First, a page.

+1

Offline Michael2012

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Re: Forgive to Be Forgiven
« Reply #28 on: Mon Mar 09, 2020 - 11:27:55 »
Sorry Michael, but you simply refuse to acknowledge that God has CHOSEN some for service without any obligation to save them spiritually.  The fact that some chosen for service do end up believing in Him and thereby being saved is all quite beside the fact.  That was the situation with all His disciples [apostles] except for Judas Iscariot.

Your reply #24 is way off base.  You have argued the exact opposite of what Paul was saying.  Too many of the Israelites had concluded that because they were Israelites and Israelites were chosen of God that they were saved.  Paul said NO! Being an Israelite brought them many honors and privileges but salvation was not one of them.  That is the whole point of Romans 9.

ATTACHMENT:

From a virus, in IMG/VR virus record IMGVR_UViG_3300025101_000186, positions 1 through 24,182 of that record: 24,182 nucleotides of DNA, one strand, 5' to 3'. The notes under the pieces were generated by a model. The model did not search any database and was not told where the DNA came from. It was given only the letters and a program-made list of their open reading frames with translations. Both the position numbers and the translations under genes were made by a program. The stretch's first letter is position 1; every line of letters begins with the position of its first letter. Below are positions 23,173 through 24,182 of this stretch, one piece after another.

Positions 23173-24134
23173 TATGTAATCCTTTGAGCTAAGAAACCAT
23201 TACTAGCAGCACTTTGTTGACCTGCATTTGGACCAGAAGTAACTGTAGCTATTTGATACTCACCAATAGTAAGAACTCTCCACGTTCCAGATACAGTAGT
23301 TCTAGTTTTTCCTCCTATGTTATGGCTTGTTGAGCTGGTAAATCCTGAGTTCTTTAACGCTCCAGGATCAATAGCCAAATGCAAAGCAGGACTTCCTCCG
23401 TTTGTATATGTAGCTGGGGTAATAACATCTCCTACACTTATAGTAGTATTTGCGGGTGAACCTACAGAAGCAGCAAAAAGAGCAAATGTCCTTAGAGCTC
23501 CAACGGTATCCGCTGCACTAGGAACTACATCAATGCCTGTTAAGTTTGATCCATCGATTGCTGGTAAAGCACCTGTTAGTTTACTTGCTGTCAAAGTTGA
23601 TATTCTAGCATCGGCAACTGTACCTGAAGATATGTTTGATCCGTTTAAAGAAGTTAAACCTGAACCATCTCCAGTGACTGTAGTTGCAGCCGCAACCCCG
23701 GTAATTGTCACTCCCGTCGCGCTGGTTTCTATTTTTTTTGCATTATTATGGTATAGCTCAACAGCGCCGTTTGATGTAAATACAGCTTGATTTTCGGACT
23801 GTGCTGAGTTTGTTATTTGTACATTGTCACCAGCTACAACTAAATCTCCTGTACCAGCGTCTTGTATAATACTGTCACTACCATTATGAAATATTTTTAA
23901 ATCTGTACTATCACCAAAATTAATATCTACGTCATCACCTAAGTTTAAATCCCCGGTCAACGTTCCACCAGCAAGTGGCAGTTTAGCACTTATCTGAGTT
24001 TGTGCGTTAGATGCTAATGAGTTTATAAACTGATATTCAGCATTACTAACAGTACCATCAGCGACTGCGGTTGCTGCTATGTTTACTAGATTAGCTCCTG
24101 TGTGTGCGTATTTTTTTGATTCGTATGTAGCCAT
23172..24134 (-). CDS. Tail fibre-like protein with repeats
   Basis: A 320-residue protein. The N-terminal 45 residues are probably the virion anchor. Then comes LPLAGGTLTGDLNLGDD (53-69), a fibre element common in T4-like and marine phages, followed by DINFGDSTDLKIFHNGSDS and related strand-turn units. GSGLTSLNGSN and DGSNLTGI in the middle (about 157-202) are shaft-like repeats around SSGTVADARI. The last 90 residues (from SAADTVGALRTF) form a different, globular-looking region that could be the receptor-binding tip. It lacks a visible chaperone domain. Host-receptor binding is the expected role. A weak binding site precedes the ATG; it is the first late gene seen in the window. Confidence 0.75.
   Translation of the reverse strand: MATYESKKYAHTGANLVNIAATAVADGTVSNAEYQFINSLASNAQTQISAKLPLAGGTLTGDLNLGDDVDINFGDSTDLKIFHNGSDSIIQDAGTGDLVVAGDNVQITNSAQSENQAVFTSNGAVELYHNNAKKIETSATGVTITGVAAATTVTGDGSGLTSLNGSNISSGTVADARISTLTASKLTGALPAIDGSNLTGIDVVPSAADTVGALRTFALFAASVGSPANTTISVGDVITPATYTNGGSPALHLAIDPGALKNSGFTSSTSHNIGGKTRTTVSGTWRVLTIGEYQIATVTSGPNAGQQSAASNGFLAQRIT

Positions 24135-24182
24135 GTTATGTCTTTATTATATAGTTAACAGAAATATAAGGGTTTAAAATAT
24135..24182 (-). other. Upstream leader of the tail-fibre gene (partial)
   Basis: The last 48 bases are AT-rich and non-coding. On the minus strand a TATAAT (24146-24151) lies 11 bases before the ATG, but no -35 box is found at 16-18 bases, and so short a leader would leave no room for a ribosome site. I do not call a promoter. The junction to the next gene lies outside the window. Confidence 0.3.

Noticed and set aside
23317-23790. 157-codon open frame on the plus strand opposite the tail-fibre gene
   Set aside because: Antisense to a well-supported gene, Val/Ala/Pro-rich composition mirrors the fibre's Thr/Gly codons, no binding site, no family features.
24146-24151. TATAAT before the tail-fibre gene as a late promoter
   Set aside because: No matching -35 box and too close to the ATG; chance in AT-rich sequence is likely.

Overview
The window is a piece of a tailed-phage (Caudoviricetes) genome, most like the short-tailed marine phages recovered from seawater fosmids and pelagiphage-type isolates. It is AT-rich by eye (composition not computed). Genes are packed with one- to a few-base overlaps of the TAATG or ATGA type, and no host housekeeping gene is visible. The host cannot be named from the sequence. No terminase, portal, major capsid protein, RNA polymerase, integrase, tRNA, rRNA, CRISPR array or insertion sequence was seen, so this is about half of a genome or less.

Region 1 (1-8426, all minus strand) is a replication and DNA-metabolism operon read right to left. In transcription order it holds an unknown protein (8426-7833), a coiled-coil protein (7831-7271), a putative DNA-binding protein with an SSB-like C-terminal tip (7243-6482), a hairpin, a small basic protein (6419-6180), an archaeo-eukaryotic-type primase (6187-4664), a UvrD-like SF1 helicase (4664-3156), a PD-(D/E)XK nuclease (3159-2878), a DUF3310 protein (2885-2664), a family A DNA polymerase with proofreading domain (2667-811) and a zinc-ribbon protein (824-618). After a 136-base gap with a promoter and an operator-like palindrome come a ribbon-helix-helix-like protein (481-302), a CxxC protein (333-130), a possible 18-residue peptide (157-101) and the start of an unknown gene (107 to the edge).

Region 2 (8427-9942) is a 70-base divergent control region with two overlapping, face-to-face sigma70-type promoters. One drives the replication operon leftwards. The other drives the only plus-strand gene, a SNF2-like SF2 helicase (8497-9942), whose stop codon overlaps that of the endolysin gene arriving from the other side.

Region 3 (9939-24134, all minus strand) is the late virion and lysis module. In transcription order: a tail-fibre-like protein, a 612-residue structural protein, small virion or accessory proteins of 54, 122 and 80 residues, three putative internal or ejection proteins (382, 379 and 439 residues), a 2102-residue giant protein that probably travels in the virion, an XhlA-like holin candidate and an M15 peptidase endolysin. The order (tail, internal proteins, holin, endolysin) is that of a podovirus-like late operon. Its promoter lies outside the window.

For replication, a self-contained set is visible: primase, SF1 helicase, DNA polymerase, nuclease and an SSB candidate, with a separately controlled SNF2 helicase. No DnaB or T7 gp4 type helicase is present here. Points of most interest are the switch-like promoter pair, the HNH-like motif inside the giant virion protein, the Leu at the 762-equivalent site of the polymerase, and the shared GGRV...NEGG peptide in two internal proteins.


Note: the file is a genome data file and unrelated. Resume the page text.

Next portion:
What I've written there don't have anything to do with any refusal you say there in acknowledging that God has CHOSEN some for service without any obligation to save them spiritually. For I do acknowledge that. But that does not mean God have NOT chosen a people to be His people, be His children, and Him be their God, for  eternity. Even the simple minded knows what that means. You here just outright refuse to acknowledge that, without any attempt to refute it with scriptures. You simply reject it and dismiss it by a mere refusal and disagreement.